Directional DNA methylation changes and complex intermediate states accompany lineage specificity in the adult hematopoietic compartment. Academic Article uri icon

Overview

MeSH

  • Adult
  • Binding Sites
  • Cell Differentiation
  • Cell Lineage
  • Comparative Genomic Hybridization
  • Epigenesis, Genetic
  • Female
  • Gene Expression Regulation
  • Genome, Human
  • Hematopoietic System
  • Humans
  • Models, Biological
  • Promoter Regions, Genetic

MeSH Major

  • DNA Methylation
  • Hematopoietic Stem Cells

abstract

  • DNA methylation has been implicated as an epigenetic component of mechanisms that stabilize cell-fate decisions. Here, we have characterized the methylomes of human female hematopoietic stem/progenitor cells (HSPCs) and mature cells from the myeloid and lymphoid lineages. Hypomethylated regions (HMRs) associated with lineage-specific genes were often methylated in the opposing lineage. In HSPCs, these sites tended to show intermediate, complex patterns that resolve to uniformity upon differentiation, by increased or decreased methylation. Promoter HMRs shared across diverse cell types typically display a constitutive core that expands and contracts in a lineage-specific manner to fine-tune the expression of associated genes. Many newly identified intergenic HMRs, both constitutive and lineage specific, were enriched for factor binding sites with an implied role in genome organization and regulation of gene expression, respectively. Overall, our studies represent an important reference data set and provide insights into directional changes in DNA methylation as cells adopt terminal fates. Copyright © 2011 Elsevier Inc. All rights reserved.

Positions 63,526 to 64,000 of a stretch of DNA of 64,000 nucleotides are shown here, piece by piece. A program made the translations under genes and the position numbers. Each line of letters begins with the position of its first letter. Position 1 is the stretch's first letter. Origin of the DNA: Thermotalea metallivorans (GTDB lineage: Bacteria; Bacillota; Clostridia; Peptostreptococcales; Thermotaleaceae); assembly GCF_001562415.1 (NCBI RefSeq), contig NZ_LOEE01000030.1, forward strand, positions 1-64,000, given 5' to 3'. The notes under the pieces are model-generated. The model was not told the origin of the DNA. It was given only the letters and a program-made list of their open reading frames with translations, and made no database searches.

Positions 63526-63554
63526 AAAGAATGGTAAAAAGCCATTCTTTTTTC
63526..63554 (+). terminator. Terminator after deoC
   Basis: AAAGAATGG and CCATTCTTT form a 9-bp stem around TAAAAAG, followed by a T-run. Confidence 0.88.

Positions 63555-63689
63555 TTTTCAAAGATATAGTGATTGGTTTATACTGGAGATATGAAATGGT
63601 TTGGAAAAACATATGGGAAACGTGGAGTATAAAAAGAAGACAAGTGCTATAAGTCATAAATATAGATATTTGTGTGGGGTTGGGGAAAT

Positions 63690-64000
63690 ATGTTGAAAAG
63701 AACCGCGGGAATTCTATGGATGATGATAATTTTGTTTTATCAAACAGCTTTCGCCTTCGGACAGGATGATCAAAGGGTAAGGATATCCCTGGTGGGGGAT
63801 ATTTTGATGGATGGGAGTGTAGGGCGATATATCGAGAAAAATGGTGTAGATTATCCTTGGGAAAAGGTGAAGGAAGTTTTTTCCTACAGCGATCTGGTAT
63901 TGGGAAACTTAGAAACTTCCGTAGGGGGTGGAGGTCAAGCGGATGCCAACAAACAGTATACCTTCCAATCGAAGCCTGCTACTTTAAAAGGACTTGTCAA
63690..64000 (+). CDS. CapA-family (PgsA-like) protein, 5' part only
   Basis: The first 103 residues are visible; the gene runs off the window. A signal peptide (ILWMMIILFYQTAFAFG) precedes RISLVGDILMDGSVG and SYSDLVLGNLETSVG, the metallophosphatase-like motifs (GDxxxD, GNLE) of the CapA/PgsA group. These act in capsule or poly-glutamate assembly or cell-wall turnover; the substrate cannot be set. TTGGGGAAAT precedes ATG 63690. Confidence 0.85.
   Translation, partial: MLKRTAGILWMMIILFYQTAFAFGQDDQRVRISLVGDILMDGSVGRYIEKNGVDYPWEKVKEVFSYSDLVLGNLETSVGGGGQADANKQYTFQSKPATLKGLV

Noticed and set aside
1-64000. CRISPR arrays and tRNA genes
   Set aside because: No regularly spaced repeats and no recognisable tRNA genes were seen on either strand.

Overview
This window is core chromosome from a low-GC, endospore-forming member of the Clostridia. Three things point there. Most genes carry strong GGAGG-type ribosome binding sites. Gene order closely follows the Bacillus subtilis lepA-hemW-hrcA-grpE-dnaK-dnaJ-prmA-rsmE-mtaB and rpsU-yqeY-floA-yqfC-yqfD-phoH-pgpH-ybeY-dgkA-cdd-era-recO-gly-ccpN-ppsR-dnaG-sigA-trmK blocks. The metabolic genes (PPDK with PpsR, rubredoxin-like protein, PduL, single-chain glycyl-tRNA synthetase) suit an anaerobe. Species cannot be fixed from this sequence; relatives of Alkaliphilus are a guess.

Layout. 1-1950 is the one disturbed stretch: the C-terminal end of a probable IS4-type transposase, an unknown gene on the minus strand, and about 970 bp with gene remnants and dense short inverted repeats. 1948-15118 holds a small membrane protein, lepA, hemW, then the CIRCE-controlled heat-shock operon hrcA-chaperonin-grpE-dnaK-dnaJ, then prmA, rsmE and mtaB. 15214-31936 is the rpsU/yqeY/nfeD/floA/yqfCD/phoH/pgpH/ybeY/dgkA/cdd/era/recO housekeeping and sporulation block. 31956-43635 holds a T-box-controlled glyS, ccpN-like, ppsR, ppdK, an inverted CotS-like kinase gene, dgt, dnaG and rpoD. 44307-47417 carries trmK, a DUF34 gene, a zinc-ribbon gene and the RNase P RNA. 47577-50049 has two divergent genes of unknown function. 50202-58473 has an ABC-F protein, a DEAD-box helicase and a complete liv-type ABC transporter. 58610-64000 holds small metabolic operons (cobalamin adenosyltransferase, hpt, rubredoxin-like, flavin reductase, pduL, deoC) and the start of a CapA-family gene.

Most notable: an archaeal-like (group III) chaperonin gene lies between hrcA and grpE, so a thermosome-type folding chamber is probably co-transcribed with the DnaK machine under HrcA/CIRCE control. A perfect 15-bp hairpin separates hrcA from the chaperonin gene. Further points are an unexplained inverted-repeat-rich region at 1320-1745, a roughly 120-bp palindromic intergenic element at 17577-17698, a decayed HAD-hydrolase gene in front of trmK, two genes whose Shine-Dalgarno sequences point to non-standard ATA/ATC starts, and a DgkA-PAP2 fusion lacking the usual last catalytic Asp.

publication date

  • October 7, 2011

has subject area

  • Adult
  • Binding Sites
  • Cell Differentiation
  • Cell Lineage
  • Comparative Genomic Hybridization
  • DNA Methylation
  • Epigenesis, Genetic
  • Female
  • Gene Expression Regulation
  • Genome, Human
  • Hematopoietic Stem Cells
  • Hematopoietic System
  • Humans
  • Models, Biological
  • Promoter Regions, Genetic

Research

keywords

  • Journal Article

Identity

Language

  • eng

PubMed Central ID

  • PMC3412369

Digital Object Identifier (DOI)

  • 10.1016/j.molcel.2011.08.026

PubMed ID

  • 21924933

Additional Document Info

start page

  • 17

end page

  • 28

volume

  • 44

number

  • 1